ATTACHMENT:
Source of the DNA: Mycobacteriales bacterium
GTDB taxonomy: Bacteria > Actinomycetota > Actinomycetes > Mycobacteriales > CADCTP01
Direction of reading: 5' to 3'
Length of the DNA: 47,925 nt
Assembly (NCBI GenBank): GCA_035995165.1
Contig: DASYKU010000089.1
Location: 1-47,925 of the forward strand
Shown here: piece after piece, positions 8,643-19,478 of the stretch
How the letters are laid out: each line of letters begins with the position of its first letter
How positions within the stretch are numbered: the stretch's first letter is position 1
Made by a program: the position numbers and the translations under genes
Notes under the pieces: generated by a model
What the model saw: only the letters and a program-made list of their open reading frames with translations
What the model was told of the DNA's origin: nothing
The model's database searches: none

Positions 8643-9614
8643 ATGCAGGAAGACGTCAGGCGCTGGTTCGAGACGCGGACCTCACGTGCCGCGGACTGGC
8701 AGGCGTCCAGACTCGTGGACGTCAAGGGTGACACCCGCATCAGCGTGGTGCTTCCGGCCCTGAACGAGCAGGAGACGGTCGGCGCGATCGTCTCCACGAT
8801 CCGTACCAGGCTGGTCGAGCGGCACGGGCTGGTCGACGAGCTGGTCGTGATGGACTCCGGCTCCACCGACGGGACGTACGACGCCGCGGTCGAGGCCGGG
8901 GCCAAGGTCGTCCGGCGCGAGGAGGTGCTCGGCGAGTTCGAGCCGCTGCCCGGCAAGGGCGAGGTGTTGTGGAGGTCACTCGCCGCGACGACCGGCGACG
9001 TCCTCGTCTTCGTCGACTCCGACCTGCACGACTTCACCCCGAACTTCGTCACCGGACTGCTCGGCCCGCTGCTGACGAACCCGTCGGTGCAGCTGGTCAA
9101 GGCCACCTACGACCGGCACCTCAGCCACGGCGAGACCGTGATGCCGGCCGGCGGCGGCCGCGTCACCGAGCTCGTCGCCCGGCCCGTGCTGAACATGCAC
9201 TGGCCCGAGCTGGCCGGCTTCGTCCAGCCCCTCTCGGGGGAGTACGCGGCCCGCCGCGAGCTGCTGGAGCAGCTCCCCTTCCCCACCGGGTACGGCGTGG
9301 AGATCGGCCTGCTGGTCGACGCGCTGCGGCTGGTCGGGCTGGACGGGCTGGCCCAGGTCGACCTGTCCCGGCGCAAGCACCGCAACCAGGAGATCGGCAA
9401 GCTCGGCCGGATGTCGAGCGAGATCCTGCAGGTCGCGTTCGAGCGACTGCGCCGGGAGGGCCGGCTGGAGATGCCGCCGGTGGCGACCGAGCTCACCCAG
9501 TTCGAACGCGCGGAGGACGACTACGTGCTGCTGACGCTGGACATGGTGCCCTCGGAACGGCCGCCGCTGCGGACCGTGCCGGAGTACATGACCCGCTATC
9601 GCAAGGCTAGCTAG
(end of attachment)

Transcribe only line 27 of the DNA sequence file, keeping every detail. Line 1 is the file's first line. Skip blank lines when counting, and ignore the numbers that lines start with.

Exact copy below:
9601 GCAAGGCTAGCTAG